The numbers align with other recent surveys on the issue. The University of California has found that 40 percent of its students suffer food insecurity. At four state universities in Illinois, that number is 35 percent.
“Not a single university administrator wanted to acknowledge this was an issue five years ago,” said Rachel Sumekh, the chief executive of Swipe Out Hunger, a Los Angeles-based nonprofit. “But the numbers are amazing. It helps us make the case to universities that they need to do something about this.”
Experts say the factors underlying campus hunger are complex. More low-income students are enrolling in college, thanks to expanded needs-based scholarship and grant programs, a move away from standardized test scores as part of the application process, and other initiatives designed to recruit more diverse students.
But once they get on campus, low-income students often find that the patchwork of grants and scholarships they’ve assembled are not enough to cover all of their expenses.
“There has been an uptick in low-income students on campus, but there hasn’t been a corresponding change in university policy to welcome and prepare for these students,” said Anthony Abraham Jack, an assistant professor at the Harvard Graduate School of Education.
In the 2013-2014 academic year, room and board for the average undergraduate totaled $9,929, according to the National Center for Education Statistics, a 50 percent increase over 20 years prior.
Those figures are higher for private and four-year colleges. And they don’t include incidental expenses, from printing and laundry fees to nightly room charges assessed against students who can’t leave for spring break or summer vacation.
On top of that, students have fewer ways to provide for themselves: Competition for low-wage jobs has increased, and strict work requirements for food stamp recipients mean that many cannot rely on the federal safety net. Even higher income students who don't have their parents' full financial support can find themselves facing difficult choices.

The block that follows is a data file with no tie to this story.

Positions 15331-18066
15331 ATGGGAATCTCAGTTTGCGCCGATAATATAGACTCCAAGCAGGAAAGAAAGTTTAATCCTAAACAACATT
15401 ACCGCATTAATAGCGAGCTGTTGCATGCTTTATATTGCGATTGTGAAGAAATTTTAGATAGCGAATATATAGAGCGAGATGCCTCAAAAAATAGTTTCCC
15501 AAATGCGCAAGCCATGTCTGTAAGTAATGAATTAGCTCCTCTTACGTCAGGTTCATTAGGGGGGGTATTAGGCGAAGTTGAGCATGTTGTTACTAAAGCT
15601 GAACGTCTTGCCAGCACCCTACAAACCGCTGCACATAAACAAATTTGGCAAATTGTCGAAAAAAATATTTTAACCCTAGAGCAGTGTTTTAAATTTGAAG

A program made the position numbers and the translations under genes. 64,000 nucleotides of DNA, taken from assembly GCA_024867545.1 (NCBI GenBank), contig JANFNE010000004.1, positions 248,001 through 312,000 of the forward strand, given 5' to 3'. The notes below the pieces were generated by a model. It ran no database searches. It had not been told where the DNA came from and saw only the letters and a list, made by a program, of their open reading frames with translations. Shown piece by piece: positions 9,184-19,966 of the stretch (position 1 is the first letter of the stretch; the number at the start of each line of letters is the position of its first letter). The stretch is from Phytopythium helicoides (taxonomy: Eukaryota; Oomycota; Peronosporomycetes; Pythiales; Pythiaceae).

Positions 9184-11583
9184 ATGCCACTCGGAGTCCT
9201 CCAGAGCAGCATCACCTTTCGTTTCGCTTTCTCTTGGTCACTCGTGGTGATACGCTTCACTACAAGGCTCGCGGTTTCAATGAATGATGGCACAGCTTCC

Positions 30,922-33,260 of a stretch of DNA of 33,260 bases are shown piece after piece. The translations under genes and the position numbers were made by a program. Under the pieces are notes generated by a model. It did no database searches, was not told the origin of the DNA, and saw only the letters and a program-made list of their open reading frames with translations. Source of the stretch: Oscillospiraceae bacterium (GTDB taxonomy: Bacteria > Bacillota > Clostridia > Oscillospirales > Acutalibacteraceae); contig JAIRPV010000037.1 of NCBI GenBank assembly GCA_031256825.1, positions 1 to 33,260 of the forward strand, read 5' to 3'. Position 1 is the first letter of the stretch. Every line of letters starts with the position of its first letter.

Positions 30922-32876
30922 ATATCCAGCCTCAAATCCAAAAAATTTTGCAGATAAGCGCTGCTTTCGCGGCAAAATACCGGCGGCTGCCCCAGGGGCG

“We know for some students, even one small financial problem can throw them off course,” said Tim Miller, the associate dean of students in the Division of Student Affairs at George Washington, where Torres is a senior. “That is serious. We want to help students overcome those issues.”
With a 2017-2018 tuition of more than $53,000, and a brand-new food court hawking poke bowls and yogurt topped with rose petals, GWU does not outwardly look like a place where students encounter hunger.
But mixed in among the Canada Goose-clad undergrads are students such as Torres and Emma Montero, a sophomore, who are struggling. Montero works three jobs, including a federal work-study gig designed to help low-income students cover expenses, but neither her wages nor a series of grants, scholarships and low-interest loans have made ends meet, she said.
“I’m not going hungry per se, but there are days I’m just not going to eat,” she said. “Today, I am kind of hesitant to buy food, because I have less than $100 and I need to do laundry. Do I want to do my laundry or do I want to eat today? That is the kind of question I’m dealing with.”